That being said, speech-language disorders do exist in African American English. Generally child speech-language disorders can be identified starting in the early elementary years (prior to fourth grade). All typically developing American children will know the names of common household and school items and will be able to follow instructions of increasing complexity to name, and to request, and to listen to, and retell an age- or grade-level-appropriate story. The identification of speech-language disorder in an African American English–speaking child is determined by a comparison with other African American English–speaking children, not a comparison with standard American English speakers.

For example, an African American English–speaking child who has trouble consistently following multistep instructions or identifying past or present tense in speaking or listening or has difficulty matching letters to sounds or is unable to accurately repeat a sentence after an adult is likely to be a child with a speech-language disorder.

Thankfully, that was not the case for the second grader I evaluated. After completing a battery of these types of assessments with that student, the team, including the child’s classroom teacher, principal, mom, school psychologist, and reading teacher and me, agreed that the child was typically developing and fluent in African American English, with no evidence of a speech or language disorder.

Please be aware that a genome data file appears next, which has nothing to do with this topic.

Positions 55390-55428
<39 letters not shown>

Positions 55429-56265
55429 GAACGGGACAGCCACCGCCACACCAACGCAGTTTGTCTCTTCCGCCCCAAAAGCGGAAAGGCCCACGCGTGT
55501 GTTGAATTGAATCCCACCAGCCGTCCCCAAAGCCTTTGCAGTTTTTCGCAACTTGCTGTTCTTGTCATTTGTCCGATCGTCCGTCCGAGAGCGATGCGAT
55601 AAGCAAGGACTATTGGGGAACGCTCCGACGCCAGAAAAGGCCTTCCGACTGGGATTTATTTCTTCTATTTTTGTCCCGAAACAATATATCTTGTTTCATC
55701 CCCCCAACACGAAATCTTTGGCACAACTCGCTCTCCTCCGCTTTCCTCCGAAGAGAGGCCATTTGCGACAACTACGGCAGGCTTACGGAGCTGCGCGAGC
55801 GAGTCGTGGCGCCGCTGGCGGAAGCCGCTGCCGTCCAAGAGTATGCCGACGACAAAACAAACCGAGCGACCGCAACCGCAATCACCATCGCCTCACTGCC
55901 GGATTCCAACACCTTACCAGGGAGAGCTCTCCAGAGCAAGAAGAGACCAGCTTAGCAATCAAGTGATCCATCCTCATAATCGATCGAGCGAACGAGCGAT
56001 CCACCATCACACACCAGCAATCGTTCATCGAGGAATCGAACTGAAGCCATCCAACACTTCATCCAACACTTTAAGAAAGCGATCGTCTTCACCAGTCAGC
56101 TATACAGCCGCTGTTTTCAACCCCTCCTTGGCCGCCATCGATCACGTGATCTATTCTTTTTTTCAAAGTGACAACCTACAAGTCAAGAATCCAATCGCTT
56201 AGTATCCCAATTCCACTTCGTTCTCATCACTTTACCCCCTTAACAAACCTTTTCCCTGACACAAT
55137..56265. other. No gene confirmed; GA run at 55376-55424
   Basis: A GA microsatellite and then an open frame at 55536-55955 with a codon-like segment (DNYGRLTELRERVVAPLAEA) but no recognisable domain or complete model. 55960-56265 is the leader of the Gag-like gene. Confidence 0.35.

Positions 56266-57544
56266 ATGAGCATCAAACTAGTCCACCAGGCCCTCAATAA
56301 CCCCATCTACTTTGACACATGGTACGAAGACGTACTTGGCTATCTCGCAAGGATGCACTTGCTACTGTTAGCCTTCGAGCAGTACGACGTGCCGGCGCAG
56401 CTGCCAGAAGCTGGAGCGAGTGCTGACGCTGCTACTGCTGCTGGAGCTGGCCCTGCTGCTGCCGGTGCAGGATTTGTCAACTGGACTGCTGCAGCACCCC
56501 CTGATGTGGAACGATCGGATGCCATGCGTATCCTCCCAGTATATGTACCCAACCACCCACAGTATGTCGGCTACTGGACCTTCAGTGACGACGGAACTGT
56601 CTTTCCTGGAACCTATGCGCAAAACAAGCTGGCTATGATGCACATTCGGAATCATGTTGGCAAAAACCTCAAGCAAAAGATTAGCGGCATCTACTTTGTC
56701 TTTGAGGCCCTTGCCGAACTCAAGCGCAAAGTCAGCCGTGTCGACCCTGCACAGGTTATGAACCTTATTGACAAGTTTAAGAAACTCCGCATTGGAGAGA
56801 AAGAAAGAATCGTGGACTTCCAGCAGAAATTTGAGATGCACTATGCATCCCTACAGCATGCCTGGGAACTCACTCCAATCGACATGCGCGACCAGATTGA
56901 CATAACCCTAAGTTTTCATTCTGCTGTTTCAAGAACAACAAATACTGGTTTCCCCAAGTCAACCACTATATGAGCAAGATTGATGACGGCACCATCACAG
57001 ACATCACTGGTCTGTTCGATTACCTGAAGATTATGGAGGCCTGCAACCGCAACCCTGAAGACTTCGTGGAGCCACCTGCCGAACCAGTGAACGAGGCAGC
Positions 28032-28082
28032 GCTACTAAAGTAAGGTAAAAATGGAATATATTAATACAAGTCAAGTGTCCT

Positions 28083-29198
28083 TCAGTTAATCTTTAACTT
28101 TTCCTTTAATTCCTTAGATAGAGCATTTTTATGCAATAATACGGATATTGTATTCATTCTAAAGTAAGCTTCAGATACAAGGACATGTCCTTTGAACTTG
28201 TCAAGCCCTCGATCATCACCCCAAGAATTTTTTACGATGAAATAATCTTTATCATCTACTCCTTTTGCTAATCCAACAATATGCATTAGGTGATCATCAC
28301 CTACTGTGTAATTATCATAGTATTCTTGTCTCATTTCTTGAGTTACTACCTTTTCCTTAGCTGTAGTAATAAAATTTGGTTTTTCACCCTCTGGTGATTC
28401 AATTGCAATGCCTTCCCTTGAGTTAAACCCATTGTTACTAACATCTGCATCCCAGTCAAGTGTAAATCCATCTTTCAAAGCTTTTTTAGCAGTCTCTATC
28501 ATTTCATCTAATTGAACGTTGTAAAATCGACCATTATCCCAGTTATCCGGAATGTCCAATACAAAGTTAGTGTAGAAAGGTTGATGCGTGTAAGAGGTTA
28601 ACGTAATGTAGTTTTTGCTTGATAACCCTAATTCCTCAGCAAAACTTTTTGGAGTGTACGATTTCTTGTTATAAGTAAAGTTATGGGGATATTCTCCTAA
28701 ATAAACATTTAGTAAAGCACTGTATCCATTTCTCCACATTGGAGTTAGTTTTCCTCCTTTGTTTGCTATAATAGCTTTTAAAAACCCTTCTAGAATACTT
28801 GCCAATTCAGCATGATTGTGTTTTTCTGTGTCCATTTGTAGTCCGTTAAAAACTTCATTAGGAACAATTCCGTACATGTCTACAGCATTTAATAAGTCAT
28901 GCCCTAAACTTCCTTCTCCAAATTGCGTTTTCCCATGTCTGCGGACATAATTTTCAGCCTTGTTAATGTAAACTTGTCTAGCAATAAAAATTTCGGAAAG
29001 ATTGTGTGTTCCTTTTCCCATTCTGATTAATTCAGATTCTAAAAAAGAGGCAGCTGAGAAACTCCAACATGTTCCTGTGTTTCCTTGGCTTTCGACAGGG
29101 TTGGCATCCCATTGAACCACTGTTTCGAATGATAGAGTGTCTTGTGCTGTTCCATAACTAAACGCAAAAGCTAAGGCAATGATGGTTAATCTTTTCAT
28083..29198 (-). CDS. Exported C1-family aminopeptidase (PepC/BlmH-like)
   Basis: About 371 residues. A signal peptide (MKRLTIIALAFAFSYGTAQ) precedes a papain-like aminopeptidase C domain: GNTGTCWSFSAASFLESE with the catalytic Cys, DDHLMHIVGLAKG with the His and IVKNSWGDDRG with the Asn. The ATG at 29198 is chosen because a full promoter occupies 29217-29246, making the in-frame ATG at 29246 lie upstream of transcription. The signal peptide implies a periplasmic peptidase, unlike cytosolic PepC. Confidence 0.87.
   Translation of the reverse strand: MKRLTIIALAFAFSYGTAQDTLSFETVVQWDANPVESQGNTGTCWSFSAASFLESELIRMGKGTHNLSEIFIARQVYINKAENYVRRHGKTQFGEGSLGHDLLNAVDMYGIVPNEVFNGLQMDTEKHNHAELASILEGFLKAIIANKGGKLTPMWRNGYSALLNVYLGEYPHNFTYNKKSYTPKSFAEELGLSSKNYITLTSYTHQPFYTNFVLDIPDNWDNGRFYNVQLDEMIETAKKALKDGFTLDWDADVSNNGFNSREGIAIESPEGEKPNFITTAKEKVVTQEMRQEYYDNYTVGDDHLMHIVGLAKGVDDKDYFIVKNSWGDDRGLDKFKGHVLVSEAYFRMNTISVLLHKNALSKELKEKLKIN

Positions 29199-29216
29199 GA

The profession of speech-language pathology has done an excellent job educating professionals, parents and the public on regional and developmental variation. Now we must continue this work and educate ourselves on socioethnic variation. Many children will enter school speaking African American English. To support their speech-language and literacy development, it is important that children be empowered to use the language form of their home and community.

Speech-language pathologists and educators can use the linguistic research and references provided by the American Speech-Language-Hearing Association (ASHA) to learn the rules of African American English in differentiating speech-language variation from speech-language disorder. Working together, those in our society can honor the children speaking African American English as they enter the educational system and accurately identify speech-language disorders. These practices will direct our valuable educational resources to serve both typically developing children and those with speech-language disorders without stigmatizing students who use the valid, dynamic and ever-evolving language that is African American English.

This is an opinion and analysis article, and the views expressed by the author or authors are not necessarily those of Scientific American.